(Concept also applies for using upper right hinge and lower left hinge of the door)

Rad Rookies | understanding barn door and how to fix it | Barn door effect | one hinge at the upper left and lower right front view
The barn door effect is minimized because the center of gravity is in the axis of rotation. And the door stopper stop it completely.
Rad Rookies | understanding barn door and how to fix it | Barn door effect | one hinge at the upper left and lower right side view
The door will be in a stable position as long as the hinges can handle its weight.

What climbing techniques counter the barn door effect?

You use a “door stopper” to stop the “barn door”. I’ll be sharing to you 2 basic climbing techniques that will put a stop to your barn door problems.

1. Regular flagging

Remember the “one hinge at the upper left and one hinge on the lower right” concept? You can use it by doing the climbing technique called “flagging”.

Rad Rookies | understanding barn door and how to fix it | regular flagging
Using 2 holds (left hand & right foot) and flagging the left leg
Rad Rookies | understanding barn door and how to fix it | regular flagging with physics figures
Extended left leg stops the barn door. You will swing to the left without that extended leg.

Use 2 rock holds. Use your left hand to grab a hold and your right foot to step on a hold.

Door stop with your left leg. Extend your left leg to your left. Your left leg will stop your body from rotating clockwise. The farther you extend your left leg, the less rotational force you’ll experience.

Read this article if you want more detailed instructions on how to do the flag.

2. Back flagging

Now you might be asking what about if you’ve got no choice but to use 2 rock holds on the same side of your body? Do you just rely on your core strength for this?

Fortunately, no.

There is a technique you can use called back flagging. The concept is to lower your center of gravity to reduce the rotational effect on your body.

Rad Rookies | understanding barn door and how to fix it | back flagging
Back flagging
Rad Rookies | understanding barn door and how to fix it | back flagging with physics figures
Extended left leg to the right stops the barn door. You will swing to the right without that extended leg.

Use 2 rock holds. Use your right hand to grab a hold and your right foot to step on a hold.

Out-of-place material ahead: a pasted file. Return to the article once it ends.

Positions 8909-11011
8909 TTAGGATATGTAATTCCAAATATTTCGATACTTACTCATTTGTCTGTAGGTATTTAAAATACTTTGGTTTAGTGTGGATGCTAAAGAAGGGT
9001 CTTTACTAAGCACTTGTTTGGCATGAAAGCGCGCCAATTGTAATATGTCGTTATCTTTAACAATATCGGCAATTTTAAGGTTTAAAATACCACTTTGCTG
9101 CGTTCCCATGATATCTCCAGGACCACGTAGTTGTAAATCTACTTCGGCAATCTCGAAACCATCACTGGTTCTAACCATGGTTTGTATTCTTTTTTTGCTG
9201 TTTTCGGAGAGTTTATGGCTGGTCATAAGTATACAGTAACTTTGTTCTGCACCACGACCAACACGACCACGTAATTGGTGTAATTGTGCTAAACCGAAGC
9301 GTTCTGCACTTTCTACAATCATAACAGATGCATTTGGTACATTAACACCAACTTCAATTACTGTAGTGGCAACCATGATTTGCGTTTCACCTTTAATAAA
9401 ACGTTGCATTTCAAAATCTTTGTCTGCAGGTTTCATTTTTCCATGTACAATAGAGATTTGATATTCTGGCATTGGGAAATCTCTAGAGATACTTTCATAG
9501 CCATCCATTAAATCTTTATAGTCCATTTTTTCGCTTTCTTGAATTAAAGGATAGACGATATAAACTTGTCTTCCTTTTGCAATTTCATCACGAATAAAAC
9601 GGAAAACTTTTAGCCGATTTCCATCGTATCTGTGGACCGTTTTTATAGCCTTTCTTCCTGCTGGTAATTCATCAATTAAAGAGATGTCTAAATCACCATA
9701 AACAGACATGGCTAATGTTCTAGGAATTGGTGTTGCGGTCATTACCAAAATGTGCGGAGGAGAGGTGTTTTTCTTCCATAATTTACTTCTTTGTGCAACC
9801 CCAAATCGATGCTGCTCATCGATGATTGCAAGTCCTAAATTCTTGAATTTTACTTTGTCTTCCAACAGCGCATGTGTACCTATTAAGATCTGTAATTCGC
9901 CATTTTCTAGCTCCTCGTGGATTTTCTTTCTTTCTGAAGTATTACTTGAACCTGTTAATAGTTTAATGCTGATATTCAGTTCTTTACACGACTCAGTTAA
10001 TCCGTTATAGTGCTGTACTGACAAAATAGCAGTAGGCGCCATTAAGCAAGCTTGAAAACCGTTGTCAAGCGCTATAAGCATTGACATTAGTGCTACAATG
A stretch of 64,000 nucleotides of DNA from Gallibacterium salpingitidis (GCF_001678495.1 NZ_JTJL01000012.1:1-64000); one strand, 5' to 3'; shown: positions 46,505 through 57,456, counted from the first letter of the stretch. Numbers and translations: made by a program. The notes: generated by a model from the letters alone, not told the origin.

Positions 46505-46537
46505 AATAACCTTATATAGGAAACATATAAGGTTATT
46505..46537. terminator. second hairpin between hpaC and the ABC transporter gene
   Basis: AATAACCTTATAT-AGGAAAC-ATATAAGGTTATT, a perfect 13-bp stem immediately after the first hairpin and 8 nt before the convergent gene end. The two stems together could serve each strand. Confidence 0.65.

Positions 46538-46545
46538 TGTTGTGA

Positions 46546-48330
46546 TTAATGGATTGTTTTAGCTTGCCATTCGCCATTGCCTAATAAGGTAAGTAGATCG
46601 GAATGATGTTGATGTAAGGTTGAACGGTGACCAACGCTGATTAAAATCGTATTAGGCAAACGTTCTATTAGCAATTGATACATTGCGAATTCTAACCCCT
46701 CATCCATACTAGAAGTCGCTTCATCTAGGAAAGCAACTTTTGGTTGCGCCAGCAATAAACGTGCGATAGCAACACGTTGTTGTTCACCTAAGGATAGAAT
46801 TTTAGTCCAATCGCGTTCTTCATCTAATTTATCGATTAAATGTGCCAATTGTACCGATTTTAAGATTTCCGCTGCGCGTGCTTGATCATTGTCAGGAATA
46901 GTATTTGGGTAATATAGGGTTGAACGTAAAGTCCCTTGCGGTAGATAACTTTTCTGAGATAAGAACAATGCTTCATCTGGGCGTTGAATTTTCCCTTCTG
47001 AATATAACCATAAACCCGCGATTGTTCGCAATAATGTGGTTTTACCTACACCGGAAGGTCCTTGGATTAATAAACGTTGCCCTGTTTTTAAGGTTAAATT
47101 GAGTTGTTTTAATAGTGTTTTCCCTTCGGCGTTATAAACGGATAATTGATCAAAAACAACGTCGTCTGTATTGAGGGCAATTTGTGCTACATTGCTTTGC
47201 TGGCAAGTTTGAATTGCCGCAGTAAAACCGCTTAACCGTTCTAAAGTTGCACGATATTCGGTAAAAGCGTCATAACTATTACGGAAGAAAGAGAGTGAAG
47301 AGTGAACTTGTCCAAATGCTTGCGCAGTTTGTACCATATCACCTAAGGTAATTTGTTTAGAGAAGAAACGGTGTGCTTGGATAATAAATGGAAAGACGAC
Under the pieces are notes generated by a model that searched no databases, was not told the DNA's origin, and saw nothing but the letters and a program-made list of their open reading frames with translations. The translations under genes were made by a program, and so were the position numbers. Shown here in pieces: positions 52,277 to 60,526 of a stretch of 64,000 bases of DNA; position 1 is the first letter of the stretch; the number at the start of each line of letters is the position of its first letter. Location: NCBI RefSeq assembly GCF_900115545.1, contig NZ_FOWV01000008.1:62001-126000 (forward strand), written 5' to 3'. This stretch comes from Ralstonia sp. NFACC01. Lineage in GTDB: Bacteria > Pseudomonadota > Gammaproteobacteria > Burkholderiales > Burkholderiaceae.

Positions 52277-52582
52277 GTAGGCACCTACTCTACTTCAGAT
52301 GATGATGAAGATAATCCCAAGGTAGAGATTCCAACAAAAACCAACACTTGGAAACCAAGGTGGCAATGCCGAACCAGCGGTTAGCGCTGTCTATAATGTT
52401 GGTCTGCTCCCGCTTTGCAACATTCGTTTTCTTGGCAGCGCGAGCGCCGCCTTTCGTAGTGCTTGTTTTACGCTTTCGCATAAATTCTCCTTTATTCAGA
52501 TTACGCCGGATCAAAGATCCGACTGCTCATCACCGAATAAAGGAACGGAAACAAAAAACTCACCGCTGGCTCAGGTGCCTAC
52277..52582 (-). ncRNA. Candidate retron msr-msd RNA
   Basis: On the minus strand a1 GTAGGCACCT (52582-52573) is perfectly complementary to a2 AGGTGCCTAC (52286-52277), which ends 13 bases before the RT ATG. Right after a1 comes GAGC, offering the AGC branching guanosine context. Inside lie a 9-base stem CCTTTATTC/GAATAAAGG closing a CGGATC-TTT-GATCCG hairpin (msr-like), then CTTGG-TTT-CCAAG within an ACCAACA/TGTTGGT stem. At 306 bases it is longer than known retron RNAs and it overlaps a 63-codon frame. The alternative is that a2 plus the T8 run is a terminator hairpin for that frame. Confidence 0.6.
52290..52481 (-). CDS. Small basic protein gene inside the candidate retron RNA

Bring hips close to your right foot. Bring your hips as low as you can. Move your hips as close as possible to your right foot to reduce the swing.

Door stop with your left leg. Extend your left leg to your right. Your left leg will stop your body from rotating counter-clockwise. The farther you extend your left leg, the less rotational force you’ll experience.

Read this article if you want more detailed instructions on how to do the back flag.


Conclusion

We’ve learned that the barn door effect is caused by the force of gravity. We’ve also learned that it becomes stronger the steeper the wall is. And that there are climbing techniques we can use to counter its effects.

Read 10 simple leg drills for beginners if you want to improve your flag and back flag. Practice the leg drills diligently and you’ll be sure to see results.

I hope this article was helpful to you! You can also read how I spent my 20 hours of active rock climbing time and use it as a guide. If you enjoyed reading this, then share it to your friends! And if you enjoy reading more content like this, then subscribe to my mailing list. Have fun rock climbing! Be good at anything fast and be a rad rookie! 🙂

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20 thoughts on “Barn door: A deeper understanding and how to fix it”

  1. I’ve always wanted to do rock climbing but scared to because I’ve seen the “barn-door-effect” on some climbers too! Maybe I have to go through every technique first so I know what to do 🙂
    Thanks for sharing these tips!

  2. I’ve seen the ”barn door” in rock climbing movies only – in Vertical Limit and Cliffhanger. Nakakatakot! I can’t imagine having to do it with both hands on just one side, parang ambigat. But yeah, I reckon having the leg across will help balance your body. I think kids have this natural instinct in them and can find ways to balance themselves in the most unusual circumstances without thinking twice. When you’re older, your head gets the better of you sometimes. Training siguro talaga dapat for this to become second nature.

    1. Hi May! I agree with you observation. As a child, your body functions close to how nature intended it to. But as you grow old, you become too accustomed to the comforts in our society and you lose some of your natural functions like mid section balance.

      So yeah, training is essential indeed. 🙂

    1. Hi Monz! Glad you found my scientific tips helpful, haha.

      Being athletic does give you an advantage when climbing the beginner walls. But brute athleticism won’t be enough when you start to climb intermediate walls. 😛

    1. True! A good understanding of the physics behind climbing will help improve your skills. This is especially useful when you try difficult walls. 😀

  3. Thanks for sharing these information. I am learning a lot because I am thinking of trying this recreational sports. Kudos for you!

    1. Hi Blair! I’m glad that you are learning from my Rock Climbing Series Posts. Do try rock climbing! It is a fun way to exercise, hehe 😀

    1. Hi Mikhaela! Glad that you found my tips helpful. 🙂

      Yes, the basic positioning I shared in this article will help you avoid injuries and improve your climbing skills.

    1. Glad that you found it interesting! Yes, understanding the “barn door” concept and putting it into practice can help improve your climbing techniques. 🙂